For example, beginning in March of 2020, the US Federal Reserve engaged in a substantially greater program of monetary expansion by purchasing hundreds of billions of dollars of Treasury and corporate bonds.

Since the early part of March 2020 to date, the Federal Reserve has added over $4 trillion to its holdings.

In particular, whereas on or about February 24, 2020, the holdings of the Federal Reserve stood at $4.2 trillion, on or about January 17, 2022, the holdings of the Federal Reserve stood at about $8.9 trillion.

As well, the Federal Reserve has kept interest rates low.

Recently, Jerome Powell, the head of the Federal Reserve, said that he wasn’t concerned about inflation and that, for the none, the Federal Reserve would keep interest rates at low levels.

Another examples is that of the Bank of Japan.

According to Fred Economic Data, as of October 2021, the Bank of Japan’s holdings were about $6.4 trillion or about 725 trillion Yen.

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In the early part of March 2020, the Bank of Japan’s holdings were $5.3 holdings. During the period mentioned, the Bank of Japan added over one trillion dollars to its holdings.

A number of corporations have been borrowing money inexpensively and have been purchasing their own shares of stocks, increasing share prices of stocks.

Still, there are concerns among investors.

A number of them have expressed concerns about central banks’ eventually increasing interest rates, as, during the past year, inflation levels have been increasing.

The combination of low interest rates, expansive monetary policies, fiscal stimulus programs, which themselves have infused trillions into the US economy, and shortages of goods and services caused by virus-related restrictions and lockdowns has increased levels of inflation.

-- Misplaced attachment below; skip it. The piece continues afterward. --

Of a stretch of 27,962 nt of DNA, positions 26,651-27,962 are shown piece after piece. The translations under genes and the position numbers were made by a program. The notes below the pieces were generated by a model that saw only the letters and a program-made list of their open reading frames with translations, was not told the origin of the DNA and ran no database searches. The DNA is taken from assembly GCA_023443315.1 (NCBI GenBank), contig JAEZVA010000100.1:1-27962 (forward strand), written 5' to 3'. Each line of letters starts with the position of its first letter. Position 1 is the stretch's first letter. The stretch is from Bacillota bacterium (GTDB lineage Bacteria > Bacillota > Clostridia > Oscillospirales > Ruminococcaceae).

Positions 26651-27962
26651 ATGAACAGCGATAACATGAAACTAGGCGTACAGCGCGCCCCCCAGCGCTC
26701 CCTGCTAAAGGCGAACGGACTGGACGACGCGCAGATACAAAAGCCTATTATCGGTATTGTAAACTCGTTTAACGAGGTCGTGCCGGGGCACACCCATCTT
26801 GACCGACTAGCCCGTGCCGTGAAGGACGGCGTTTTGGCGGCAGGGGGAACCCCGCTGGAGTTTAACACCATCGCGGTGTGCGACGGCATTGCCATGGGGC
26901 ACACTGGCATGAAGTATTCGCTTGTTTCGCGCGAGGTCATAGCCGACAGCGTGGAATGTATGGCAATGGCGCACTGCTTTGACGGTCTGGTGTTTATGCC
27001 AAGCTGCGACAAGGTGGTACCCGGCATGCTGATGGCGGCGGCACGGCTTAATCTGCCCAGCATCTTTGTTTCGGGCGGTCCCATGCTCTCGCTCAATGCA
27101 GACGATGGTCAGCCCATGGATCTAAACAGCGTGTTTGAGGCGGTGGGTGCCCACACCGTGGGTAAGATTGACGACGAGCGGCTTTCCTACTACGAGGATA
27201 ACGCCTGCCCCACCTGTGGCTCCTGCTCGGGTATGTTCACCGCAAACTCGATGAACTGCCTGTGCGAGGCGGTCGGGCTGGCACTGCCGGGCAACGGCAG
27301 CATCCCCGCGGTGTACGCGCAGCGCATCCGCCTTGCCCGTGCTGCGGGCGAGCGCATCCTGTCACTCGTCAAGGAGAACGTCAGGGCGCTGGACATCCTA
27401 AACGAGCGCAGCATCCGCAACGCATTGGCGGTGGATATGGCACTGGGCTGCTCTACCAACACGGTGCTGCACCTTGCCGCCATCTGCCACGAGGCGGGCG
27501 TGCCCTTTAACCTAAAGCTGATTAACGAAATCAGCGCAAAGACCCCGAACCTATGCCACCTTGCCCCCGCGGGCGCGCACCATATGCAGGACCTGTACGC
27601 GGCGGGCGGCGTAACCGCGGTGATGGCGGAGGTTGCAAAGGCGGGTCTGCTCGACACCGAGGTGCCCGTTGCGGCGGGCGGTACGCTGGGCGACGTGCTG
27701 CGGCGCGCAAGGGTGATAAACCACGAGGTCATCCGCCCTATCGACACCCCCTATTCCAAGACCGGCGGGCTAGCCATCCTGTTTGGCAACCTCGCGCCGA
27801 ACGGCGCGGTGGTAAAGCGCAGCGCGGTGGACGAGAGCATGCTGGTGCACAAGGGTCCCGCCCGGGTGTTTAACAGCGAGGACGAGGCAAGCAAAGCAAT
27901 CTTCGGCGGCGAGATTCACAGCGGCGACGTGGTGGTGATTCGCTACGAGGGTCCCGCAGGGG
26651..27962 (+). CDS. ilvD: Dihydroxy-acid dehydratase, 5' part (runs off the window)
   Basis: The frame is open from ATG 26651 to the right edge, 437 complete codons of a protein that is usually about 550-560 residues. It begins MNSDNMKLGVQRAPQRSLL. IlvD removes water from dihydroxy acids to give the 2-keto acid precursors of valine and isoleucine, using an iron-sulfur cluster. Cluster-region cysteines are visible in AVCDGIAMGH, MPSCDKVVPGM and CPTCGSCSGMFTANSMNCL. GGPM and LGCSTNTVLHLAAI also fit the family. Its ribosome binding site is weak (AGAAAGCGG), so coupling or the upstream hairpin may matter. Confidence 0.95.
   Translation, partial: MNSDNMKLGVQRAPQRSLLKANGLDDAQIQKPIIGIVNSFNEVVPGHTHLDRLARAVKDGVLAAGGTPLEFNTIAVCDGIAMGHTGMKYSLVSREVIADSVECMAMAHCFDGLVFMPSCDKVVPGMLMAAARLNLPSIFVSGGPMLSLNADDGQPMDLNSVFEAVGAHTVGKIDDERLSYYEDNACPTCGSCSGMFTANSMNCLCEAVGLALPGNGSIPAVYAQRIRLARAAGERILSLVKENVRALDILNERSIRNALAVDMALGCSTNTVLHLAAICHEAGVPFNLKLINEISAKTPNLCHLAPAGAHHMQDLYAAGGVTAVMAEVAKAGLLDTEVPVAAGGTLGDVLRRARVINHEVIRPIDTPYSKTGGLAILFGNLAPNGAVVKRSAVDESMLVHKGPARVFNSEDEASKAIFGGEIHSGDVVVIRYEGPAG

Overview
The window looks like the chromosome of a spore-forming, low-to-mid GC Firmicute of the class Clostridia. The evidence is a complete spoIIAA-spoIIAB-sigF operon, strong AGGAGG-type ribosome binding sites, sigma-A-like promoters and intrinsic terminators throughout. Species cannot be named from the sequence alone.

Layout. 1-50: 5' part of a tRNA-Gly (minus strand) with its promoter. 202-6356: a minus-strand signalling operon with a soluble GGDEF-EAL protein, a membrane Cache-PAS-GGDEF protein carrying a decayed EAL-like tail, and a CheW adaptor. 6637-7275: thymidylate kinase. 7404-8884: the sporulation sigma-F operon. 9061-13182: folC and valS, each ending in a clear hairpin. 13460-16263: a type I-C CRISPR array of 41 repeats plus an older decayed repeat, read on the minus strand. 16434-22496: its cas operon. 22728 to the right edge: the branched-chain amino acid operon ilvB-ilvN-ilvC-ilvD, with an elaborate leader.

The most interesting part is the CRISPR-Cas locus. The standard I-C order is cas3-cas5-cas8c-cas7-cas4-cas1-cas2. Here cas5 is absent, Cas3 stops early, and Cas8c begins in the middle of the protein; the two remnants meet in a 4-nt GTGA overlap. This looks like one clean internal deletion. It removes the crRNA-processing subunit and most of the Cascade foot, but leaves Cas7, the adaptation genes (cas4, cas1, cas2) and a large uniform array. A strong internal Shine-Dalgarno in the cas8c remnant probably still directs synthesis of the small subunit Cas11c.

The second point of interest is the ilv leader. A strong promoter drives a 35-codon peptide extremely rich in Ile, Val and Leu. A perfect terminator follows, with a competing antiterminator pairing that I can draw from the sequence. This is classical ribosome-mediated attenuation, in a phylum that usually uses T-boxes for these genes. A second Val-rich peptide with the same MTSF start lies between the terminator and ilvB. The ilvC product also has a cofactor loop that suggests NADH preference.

Investors also worry, for example, about announcements recently made by Toyota and VW; those companies have announced that because of shortages of particular types of material, they will be reducing levels of production.

Some weeks ago, the results of a survey of UK manufacturers were released.

That survey indicated that many businesses in the UK are concerned about shortages of supplies and will be making necessary adjustments.

In general, jobs and businesses have been lost by way of mandates, restrictions and quarantines, which, in their turn, were imposed by way of the virus narrative.

In the US, overall, the mortality rate of the virus is about .069%, according to Statista, an award-winning service.

The recovery rate is over 99% for most age groups.

What has followed in the wake of lockdowns and mandates has been the infusion of trillions of dollars into the US economy, the increasing succeess of online businesses like Amazon and other large online retailers, various bank and tech-related stocks, the shuttering of small to medium-sized businesses and the loss of millions of jobs.

Another result has been the increasing levels of inflation, especially those of food and fuel.

In official terms, for purposes of reporting, the US Labor Department uses what is called “core inflation”.

Core inflation excludes items like food and fuel, as those are deemed too volatile.